Do you neglect your mitochondria? Check it out and learn how to support these organelles, which are a source of energy and longevity.
Let’s start from the beginning.
What exactly are mitochondria?
Mitochondria are power plants for our cells that change food into energy in the form of ATP – adenosine triphosphate. Most of us hid the definition of mitochondria in the same drawer as the rest of the notes from the biology lessons. That’s a pity! Mitochondria are beasts, they are not only extremely interesting but truly life-giving. (1)
Why do we need mitochondria?
Think of them as employees of a power plant that illuminates the planet of your body. The fewer employees or the worse they are treated, the less energy is produced. There is a lack of electricity in some areas. Power plant management, mercilessly profit-oriented, must decide where to cut off power supplies.
Apart from energy management, mitochondria are responsible for other important functions in the body:
- Regulating basic metabolism
- Managing amino acid and enzyme levels in the body
- Processing hormone messages (especially estrogen)
- Creation of neurotransmitters
- Production of natural steroids (for modulating inflammation and pain)
- Insulin secretion
- Reducing the chances of getting cancer
If your mitochondria are not working properly, your body and brain won’t function well and you will feel more tired.! You will grow old faster. You will also be at risk of heart disease, diabetes and neurodegenerative diseases such as Alzheimer’s disease. In addition, you will suffer from chronic weakness. (1)
Mitochondrial Dysfunction Symptoms
- Low energy & fatigue
- Digestive and gut health issues
- Higher risk for chronic illnesses: heart disease, type 2 diabetes, liver disease
- Hormonal imbalance
- Greater risk of infections (bacterial and viral)
- Troubles with coordination, balance, and cognitive function
- Muscle aches and pains & more
How do I know if my mitochondria work well?
There is no test that determines the functioning of mitochondria. With mitochondria, however, it’s a bit like the bacterial flora of the digestive system: everyone benefits from taking care of them.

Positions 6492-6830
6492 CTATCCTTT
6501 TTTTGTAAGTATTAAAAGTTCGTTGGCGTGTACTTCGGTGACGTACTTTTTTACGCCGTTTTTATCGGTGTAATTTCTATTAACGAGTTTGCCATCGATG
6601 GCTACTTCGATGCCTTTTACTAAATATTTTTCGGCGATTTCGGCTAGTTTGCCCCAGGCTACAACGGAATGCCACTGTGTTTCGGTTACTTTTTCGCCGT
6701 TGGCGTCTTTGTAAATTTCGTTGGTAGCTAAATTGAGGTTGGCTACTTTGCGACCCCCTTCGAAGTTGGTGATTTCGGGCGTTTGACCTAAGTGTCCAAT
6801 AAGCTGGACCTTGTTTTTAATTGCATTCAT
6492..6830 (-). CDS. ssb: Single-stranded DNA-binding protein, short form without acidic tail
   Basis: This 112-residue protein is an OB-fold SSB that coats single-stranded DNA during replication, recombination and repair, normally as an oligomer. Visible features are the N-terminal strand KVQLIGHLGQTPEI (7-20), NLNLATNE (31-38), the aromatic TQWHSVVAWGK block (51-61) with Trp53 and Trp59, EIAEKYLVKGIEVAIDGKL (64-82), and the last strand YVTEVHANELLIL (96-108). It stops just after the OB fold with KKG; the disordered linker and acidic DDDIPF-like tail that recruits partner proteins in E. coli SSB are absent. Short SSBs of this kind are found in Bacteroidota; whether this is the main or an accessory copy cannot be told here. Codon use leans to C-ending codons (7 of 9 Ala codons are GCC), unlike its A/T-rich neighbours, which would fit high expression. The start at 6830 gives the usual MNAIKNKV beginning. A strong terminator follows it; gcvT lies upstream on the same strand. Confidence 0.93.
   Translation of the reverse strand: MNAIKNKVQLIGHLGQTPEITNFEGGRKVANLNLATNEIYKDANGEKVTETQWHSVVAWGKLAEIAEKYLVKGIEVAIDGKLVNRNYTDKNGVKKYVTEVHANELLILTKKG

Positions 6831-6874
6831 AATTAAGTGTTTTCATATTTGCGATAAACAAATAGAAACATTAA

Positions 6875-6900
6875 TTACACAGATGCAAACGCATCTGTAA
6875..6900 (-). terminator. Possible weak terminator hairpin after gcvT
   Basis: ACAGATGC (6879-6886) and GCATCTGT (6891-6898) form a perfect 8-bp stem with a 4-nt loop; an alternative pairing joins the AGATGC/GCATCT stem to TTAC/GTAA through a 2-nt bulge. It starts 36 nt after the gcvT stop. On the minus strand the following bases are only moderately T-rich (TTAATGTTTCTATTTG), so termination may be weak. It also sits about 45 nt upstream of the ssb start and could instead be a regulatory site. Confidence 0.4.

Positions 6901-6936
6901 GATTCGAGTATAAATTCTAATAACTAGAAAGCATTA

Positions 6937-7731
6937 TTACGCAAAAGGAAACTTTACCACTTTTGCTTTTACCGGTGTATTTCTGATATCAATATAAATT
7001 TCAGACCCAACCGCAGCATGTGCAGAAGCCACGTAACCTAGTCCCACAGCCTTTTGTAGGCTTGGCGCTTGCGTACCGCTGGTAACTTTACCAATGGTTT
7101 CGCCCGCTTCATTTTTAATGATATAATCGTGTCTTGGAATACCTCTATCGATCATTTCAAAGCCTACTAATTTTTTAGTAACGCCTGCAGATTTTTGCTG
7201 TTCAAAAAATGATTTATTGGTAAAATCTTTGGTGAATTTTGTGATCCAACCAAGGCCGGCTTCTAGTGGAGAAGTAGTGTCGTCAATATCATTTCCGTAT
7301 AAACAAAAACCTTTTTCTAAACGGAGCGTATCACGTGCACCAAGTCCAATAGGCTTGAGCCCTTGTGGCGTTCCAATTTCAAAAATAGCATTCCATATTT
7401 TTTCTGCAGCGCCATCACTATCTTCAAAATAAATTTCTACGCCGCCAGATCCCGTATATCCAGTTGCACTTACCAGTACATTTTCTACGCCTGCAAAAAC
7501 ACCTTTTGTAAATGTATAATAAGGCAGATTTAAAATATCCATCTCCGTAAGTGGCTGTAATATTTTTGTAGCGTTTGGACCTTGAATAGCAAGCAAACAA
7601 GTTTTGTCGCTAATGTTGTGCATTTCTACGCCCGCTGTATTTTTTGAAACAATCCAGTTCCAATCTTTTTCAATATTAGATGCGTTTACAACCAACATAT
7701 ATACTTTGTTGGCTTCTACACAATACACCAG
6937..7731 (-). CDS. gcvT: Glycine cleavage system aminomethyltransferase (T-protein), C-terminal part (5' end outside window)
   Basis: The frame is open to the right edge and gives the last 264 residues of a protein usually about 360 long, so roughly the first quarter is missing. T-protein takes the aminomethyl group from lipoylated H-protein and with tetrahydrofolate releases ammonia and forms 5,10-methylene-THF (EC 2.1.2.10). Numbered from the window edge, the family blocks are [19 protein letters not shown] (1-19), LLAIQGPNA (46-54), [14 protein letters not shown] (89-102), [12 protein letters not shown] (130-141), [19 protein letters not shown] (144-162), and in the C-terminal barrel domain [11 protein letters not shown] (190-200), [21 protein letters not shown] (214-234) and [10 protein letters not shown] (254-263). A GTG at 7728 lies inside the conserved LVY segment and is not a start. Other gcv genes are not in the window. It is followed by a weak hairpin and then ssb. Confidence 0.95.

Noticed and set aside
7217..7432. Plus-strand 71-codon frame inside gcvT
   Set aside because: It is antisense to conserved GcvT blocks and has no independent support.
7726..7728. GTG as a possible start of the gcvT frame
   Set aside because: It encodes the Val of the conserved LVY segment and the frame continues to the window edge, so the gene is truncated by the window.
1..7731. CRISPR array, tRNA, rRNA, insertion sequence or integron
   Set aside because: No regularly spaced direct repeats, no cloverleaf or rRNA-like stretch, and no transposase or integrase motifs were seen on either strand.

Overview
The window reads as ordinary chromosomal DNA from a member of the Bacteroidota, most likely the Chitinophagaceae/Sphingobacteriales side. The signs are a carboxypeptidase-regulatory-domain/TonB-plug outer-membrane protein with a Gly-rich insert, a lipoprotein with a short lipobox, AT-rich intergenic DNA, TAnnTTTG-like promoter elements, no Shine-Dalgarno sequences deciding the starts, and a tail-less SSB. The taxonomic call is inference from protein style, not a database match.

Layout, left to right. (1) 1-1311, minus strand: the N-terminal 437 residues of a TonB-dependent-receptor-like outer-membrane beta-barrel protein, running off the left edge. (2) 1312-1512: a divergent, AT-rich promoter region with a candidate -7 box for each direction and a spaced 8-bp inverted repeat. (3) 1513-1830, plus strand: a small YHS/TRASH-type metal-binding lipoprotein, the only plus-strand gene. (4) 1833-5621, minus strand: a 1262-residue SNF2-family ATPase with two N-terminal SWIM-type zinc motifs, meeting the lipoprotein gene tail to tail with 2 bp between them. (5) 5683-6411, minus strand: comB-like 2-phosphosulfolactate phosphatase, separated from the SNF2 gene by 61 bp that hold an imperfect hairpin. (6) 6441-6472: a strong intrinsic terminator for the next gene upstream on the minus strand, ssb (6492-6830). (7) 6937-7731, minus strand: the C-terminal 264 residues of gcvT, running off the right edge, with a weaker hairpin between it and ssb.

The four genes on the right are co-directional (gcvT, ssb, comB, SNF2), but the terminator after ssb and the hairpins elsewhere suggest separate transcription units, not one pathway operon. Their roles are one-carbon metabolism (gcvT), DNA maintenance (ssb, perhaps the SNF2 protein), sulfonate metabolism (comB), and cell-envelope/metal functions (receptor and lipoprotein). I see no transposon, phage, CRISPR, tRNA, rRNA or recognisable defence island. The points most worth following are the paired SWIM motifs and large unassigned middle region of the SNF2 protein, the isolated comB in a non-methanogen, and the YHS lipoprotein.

Actually, mitochondria and intestinal health are ways to improve your functioning, well-being, and overall health.
How then to optimize the work of mitochondria?
Mitochondria need carbohydrates or fat to create ATP, which is why diet is especially important for improving their work.
How to eat for mitochondria?
- replacing inflammatory foods like grains, cereals, dairy, and omega-6 oils with anti-inflammatory, nutrient-rich fats, meats, and vegetables,
- optimizing sugar intake,
- eat healthy fats: coconut oil, avocado, linseed oil
- eat colorful plants full of antioxidants,
- eat sulfur-rich vegetables,
- take glutathione, a super powerful antioxidant that supports these organelles. (2)
Is a high-fat and high-carbohydrate diet at the same time needed?
While the mitochondria use either fatty acids or carbohydrates to create the ATP to produce energy, doing so with fat is loads more efficient and produces fewer free radical byproducts.
If you eat both a lot of carbohydrates and a lot of fat, your cells will first use energy from carbs, leading to weight gain.
Therefore your carb intake should be low so your mitochondria will burn fat for energy. This will help you stay slim. Look always for foods packed with vitamins, phytonutrients, and antioxidants. Go for high-quality, pasture-raised animals, wild-caught fish, organic veggies, avocados, extra virgin olive oil, nuts and seeds, and some low-sugar fruits. You can’t go wrong loading up on leafy greens and cruciferous veggies, like cauliflower and brussels sprouts.
Health perseverance doesn’t mean relying just on a healthy diet
Strength/weight training has been shown to increase the number of mitochondria. (3)
Sleep is important for your glymphatic system, which is a brain waste removal system that only works when you are sleeping. When you are not sleeping enough, the toxins get stored in your body and excessively affecting the work of mitochondria. (4)
Mitochondria support include string antioxidants such as:
- Nicotinamide Riboside,
- family of vitamins B
- coenzyme Q10
- alpha lipoic acid
Other ways to encourage mitophagy
Mitophagy -clearing away damaged mitochondria and [recyclying] their components for energy, which is followed by a concomitant generation of new mitochondria called mitochondrial biogenesis – as explained by dr R. Patrick here.
- Intermittent fasting
- Being in the sun
Simply take care of yourself and live in the slow rhythm as often as possible.